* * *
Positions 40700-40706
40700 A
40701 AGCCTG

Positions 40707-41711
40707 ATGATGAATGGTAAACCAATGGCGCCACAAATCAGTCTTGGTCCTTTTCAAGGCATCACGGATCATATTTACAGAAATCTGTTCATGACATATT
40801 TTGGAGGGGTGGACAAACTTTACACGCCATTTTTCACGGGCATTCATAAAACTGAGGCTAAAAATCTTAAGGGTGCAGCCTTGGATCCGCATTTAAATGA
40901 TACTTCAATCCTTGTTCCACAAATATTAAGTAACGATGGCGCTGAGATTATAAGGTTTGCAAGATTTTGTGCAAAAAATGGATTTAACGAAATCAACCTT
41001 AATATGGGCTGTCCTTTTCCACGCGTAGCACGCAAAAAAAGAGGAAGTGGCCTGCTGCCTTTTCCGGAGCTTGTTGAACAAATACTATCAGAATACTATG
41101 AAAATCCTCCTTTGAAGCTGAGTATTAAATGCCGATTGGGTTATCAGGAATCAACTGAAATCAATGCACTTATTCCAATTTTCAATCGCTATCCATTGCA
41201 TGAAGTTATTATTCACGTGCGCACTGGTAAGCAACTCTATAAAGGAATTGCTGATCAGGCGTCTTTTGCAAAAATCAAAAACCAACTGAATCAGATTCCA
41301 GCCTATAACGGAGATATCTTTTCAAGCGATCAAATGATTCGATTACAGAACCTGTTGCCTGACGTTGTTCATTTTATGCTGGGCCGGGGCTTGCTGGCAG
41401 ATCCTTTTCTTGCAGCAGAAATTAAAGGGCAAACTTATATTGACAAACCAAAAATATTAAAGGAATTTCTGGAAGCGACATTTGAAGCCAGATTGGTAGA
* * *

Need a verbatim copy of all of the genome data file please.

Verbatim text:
Positions 40700-40706
40700 A
40701 AGCCTG

Positions 40707-41711
40707 ATGATGAATGGTAAACCAATGGCGCCACAAATCAGTCTTGGTCCTTTTCAAGGCATCACGGATCATATTTACAGAAATCTGTTCATGACATATT
40801 TTGGAGGGGTGGACAAACTTTACACGCCATTTTTCACGGGCATTCATAAAACTGAGGCTAAAAATCTTAAGGGTGCAGCCTTGGATCCGCATTTAAATGA
40901 TACTTCAATCCTTGTTCCACAAATATTAAGTAACGATGGCGCTGAGATTATAAGGTTTGCAAGATTTTGTGCAAAAAATGGATTTAACGAAATCAACCTT
41001 AATATGGGCTGTCCTTTTCCACGCGTAGCACGCAAAAAAAGAGGAAGTGGCCTGCTGCCTTTTCCGGAGCTTGTTGAACAAATACTATCAGAATACTATG
41101 AAAATCCTCCTTTGAAGCTGAGTATTAAATGCCGATTGGGTTATCAGGAATCAACTGAAATCAATGCACTTATTCCAATTTTCAATCGCTATCCATTGCA
41201 TGAAGTTATTATTCACGTGCGCACTGGTAAGCAACTCTATAAAGGAATTGCTGATCAGGCGTCTTTTGCAAAAATCAAAAACCAACTGAATCAGATTCCA
41301 GCCTATAACGGAGATATCTTTTCAAGCGATCAAATGATTCGATTACAGAACCTGTTGCCTGACGTTGTTCATTTTATGCTGGGCCGGGGCTTGCTGGCAG
41401 ATCCTTTTCTTGCAGCAGAAATTAAAGGGCAAACTTATATTGACAAACCAAAAATATTAAAGGAATTTCTGGAAGCGACATTTGAAGCCAGATTGGTAGA